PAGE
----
Review Summary: Cradle's "gift" is just another cash grab.
“Evermore Darkly” is an inconsistent release from one of the most inconsistent bands in extreme metal, Cradle of Filth. The EP serves as a fallible compilation ranging from demos to some poorly executed rehashed ideas. The first track features the English actor Doug Bradley doing a narration of the “Well to Hell” hoax from the 1990’s. His attempt to recreate the Siberian myth does not sound convincing however, creating a dull two minute intro to the EP. “Thank Your Lucky Scars” is the second track that shares a strong resemblance with Cradle’s albums “Thornography” and “Godspeed on the Devil’s Thunder”. The prominent use of keyboards and an orchestra highlight guitarist Paul Allender’s groovy and dynamically thrashy elements, while Dani Filth’s use of mid-ranged vocals and blood-curdling lyrics cement this track into being the obvious highlight on the EP. However, these strong moments don’t help break the feeling that you've heard this song before which begs the question, does it make the entirety of “Evermore Darkly” worth buying or even listening to?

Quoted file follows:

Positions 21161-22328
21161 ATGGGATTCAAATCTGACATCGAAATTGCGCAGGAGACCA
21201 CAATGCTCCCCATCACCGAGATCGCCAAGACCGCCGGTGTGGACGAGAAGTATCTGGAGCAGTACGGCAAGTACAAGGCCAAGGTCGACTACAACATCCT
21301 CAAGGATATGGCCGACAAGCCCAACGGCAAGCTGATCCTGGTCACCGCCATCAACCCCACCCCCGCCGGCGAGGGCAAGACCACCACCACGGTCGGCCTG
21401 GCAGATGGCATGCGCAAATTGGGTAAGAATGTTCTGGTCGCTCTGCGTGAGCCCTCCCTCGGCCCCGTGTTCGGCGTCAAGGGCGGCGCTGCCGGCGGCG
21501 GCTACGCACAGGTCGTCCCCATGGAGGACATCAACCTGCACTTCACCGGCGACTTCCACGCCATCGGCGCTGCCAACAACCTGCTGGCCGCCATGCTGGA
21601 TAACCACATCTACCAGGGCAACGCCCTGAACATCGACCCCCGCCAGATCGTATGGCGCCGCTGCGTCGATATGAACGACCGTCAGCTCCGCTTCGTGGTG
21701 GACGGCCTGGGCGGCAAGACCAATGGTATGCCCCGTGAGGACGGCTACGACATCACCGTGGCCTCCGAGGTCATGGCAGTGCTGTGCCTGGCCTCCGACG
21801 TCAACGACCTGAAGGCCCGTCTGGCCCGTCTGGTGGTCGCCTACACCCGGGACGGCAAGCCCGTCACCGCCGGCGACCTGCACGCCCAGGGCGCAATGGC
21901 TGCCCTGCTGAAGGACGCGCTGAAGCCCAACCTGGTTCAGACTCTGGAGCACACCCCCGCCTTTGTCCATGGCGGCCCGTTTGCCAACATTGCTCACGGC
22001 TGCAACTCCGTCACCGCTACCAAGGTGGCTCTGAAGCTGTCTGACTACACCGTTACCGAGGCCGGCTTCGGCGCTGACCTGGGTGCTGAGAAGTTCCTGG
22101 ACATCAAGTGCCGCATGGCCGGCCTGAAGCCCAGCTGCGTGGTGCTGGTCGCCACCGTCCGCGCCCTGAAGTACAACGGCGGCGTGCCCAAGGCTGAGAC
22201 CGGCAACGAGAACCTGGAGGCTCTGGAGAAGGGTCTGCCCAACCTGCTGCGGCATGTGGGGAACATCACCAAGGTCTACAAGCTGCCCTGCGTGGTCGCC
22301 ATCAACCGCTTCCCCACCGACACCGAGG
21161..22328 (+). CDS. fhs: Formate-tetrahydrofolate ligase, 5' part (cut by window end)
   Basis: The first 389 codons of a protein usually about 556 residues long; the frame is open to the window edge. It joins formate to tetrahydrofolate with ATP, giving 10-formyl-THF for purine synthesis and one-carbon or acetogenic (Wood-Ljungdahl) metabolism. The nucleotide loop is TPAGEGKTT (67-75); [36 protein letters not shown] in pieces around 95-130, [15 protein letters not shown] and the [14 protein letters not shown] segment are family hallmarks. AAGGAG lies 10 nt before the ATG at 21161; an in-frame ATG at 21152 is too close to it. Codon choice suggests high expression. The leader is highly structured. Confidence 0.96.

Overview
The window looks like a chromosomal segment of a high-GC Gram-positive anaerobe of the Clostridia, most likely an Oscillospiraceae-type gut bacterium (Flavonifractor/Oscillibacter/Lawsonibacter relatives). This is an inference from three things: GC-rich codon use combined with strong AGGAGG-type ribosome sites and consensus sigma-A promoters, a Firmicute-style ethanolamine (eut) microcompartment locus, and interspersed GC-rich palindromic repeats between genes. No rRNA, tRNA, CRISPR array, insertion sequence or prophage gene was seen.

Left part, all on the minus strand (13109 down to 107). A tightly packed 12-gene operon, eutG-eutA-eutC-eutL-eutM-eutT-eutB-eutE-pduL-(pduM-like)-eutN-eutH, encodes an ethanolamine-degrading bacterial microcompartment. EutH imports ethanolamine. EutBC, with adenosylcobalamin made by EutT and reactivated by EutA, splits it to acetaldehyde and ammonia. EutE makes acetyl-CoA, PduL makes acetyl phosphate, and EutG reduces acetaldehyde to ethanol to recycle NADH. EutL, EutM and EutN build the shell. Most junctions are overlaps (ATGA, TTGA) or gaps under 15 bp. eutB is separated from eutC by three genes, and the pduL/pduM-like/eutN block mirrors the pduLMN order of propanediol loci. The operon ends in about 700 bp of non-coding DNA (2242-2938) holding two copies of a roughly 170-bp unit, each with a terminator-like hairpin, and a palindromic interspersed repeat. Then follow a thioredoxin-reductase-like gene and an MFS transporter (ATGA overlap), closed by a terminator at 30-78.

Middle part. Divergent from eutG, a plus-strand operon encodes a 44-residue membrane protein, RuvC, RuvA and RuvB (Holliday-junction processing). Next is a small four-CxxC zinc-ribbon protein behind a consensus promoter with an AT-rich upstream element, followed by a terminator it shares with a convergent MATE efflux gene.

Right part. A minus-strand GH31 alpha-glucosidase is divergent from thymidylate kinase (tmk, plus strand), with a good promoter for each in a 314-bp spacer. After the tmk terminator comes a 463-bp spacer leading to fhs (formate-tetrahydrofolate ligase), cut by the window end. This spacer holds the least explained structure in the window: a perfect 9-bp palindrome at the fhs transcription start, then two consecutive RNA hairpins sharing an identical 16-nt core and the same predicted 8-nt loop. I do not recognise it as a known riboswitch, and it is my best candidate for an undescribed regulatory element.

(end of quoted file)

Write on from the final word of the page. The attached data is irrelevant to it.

Three demo versions of songs are taken from the 2010 album “Darkly Darkly Venus Aversa”. Lacking a decent production, poor vocals, and a muddy sound consequently make these songs weaker than their finalized versions. Another track from the previous album is the extended length of “Lilith Immaculate” which is two minutes longer than the original, featuring an orchestral section that unfortunately does not fit in delicately. The remix of “Forgive Me Father (I Have Sinned)” is done by Rob Coggiano from Anthrax who incorporates a trance beat along with a comical use of Dani Filth’s singing making it another pointless and unenjoyable song.
“Summer Dying Fast” is an orchestral version of one of the classic Cradle songs from their first album “The Principle of Evil Made Flesh”. The use of an orchestra and choir is generally a good idea, however its incorporation fails to sound like a convincing re-master and in no way reinvigorates the original song. The gentle but dense sound of the strings also don’t mix well with the viciousness of the guitars. In addition, the removal of most of the vocals leaves an empty song with a meaningless orchestra extinguishing the unique feeling the song used to have.
This release is a testament to the dwindling fan base. “Thank your Lucky Scars” isn't strong enough to carry the rest of the rehashed ideas that were scrapped together from their 2010 album. And the hastily written tracks only bring this EP further down into the depths of disappointment. Some die hard fans might appreciate “Evermore Darkly”, but most will stay away and will be right to do so.